The tour ended at Lamb House. Since this house was also Henry James' final home, there is a great deal of information about him to be found here, but plenty for the edification of the Benson fan as well. The ground-floor rooms are open to the public - the dining room, an oak-paneled parlor, and the "telephone" room. The "telephone" room is larger than imagined; the name itself suggests a phone-cabinet sized closet, and when Lucia places Mapp's out-of-tune piano there when she rents the house in Mapp and Lucia, the piano is said to fill the room, "…but it was still possible to telephone if you went in sideways." When we stood in the room, which is at least 10 foot square, Susan and I found it hard to believe that Lucia would have had trouble squeezing around any piano smaller than a concert grand.

When we finished exploring the rooms, we went out through the French windows in the dining room into the high-walled garden, which is also larger than imagined. In Benson's day, there was a garden room, separate from the house and set at a right angle to it; the front window was said to command a view of the lane to the church square and West Street down its length. "There was little that concerned the social movements of Tilling that could not be proved, or at least reasonably conjectured, from Miss Mapp's eyrie" (Miss Mapp, Chapter 1). The garden room was destroyed during an air raid in World War II, but the space where it used to be is outlined by bricks in the grass; old photos and paintings of it are in the house, and there is a small model in the dining room.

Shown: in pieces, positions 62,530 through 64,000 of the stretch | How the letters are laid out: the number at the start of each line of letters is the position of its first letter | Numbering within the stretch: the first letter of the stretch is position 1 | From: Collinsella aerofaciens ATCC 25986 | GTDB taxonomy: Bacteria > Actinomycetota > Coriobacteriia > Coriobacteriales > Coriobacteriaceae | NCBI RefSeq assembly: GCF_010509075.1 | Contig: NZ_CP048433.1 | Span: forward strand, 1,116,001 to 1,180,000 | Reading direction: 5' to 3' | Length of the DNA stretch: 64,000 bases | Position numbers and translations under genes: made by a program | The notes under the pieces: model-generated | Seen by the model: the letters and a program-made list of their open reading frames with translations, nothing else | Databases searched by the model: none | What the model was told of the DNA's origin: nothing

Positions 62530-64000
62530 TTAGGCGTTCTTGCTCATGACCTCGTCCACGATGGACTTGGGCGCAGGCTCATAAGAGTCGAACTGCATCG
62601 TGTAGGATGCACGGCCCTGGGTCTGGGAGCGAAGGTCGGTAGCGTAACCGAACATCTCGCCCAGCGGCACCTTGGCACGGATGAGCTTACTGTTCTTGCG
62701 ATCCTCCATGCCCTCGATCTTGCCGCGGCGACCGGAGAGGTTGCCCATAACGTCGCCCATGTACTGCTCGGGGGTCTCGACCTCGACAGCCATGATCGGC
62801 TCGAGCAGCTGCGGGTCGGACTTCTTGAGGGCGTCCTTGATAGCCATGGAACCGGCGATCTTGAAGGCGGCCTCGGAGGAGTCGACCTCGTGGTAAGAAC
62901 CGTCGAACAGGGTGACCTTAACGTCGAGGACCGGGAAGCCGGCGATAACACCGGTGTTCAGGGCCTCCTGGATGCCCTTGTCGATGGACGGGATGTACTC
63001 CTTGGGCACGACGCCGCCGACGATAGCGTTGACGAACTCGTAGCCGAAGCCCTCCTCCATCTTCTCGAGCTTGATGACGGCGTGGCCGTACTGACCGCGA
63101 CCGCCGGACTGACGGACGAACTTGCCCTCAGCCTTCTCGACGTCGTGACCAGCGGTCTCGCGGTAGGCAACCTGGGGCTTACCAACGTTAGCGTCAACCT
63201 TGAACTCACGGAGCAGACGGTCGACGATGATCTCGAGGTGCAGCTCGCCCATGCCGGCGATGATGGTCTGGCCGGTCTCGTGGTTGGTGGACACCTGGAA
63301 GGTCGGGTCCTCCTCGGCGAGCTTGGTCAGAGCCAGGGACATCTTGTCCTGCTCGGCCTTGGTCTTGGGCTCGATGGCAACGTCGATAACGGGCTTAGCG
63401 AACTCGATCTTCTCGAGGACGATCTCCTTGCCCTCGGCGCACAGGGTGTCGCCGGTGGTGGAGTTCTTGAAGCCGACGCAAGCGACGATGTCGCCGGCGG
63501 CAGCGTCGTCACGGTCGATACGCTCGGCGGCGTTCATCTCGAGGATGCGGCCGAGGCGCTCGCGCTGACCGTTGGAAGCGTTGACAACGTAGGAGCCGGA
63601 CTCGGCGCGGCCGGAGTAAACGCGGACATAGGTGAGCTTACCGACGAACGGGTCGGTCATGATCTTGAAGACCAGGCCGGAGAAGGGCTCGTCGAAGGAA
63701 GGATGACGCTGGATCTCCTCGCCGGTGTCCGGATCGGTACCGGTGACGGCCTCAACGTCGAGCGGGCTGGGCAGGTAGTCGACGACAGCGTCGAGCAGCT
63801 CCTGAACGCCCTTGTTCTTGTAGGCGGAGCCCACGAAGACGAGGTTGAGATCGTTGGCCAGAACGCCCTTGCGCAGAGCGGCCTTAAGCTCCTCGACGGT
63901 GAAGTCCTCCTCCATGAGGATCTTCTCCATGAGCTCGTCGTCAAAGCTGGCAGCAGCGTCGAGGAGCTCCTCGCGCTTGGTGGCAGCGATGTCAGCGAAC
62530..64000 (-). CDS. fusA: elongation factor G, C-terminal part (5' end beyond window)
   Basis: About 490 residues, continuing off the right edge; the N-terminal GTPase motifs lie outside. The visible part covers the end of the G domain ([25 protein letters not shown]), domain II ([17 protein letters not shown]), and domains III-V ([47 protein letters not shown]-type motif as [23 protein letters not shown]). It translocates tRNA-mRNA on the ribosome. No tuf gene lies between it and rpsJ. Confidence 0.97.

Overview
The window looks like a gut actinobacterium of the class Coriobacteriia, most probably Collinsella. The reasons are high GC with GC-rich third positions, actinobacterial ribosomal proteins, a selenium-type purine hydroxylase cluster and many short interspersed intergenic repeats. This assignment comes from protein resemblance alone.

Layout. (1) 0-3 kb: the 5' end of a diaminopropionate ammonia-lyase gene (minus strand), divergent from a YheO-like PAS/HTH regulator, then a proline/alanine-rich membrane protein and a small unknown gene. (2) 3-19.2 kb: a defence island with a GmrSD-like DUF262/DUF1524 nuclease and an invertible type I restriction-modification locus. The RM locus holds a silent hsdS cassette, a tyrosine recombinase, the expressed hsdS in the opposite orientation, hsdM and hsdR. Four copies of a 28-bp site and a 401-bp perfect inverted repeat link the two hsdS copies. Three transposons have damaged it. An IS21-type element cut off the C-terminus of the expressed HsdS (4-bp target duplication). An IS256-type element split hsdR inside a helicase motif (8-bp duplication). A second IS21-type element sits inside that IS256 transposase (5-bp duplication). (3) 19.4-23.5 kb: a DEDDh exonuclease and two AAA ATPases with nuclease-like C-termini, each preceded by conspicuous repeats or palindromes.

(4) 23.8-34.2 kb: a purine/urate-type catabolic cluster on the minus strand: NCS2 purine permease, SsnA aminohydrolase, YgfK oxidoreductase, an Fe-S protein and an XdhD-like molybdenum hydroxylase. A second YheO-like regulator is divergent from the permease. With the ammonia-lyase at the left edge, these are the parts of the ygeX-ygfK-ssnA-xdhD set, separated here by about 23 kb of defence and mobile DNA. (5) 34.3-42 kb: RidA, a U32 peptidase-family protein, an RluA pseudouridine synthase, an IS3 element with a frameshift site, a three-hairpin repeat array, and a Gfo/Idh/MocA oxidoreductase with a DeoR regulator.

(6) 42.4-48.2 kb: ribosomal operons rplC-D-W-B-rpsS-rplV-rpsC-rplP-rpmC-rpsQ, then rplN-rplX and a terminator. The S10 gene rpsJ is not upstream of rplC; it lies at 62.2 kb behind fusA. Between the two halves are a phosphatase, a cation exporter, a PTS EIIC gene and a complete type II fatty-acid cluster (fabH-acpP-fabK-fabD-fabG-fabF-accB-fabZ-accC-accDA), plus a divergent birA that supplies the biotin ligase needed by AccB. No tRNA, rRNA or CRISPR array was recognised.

Early the next morning, before we left Rye, I walked out to the house that Mr. Downend claimed was the basis for Grebe, Playden Cottage. This is not the white house Susan and I had observed. Grebe is described as being half a mile outside of Rye; across the road is a river contained by a high bank, and the marshes lie beyond. So much might apply to either house, but Grebe is also described as sitting close against a cliff, part of the coastline before the marshes were reclaimed from the sea. The land does indeed rise sharply behind Playden Cottage, while our choice was out on the flat marshlands on the other side of town. However, Playden Cottage is also well up on a hillside. In Mapp and Lucia, the bank of the river collapses and Grebe is flooded. Mapp, intent on stealing Lucia's recipe for lobster à la Riseholme, is trapped in the kitchen and both ladies are swept out to sea on an upturned kitchen table, to be eventually rescued by an Italian fishing trawler. While there is a high-banked river across the road from Playden Cottage, only very deep water could have flooded the house and carried the ladies away.

So it seems that, although some poetic license has been taken to further various plot points, Benson's Tilling is in general an accurate reflection of Rye. What is most remarkable, however, is that so much of the town as it was in the 1920s and '30s remains intact today. We left feeling as if we had really visited Tilling, and had walked almost in Miss Mapp's footsteps.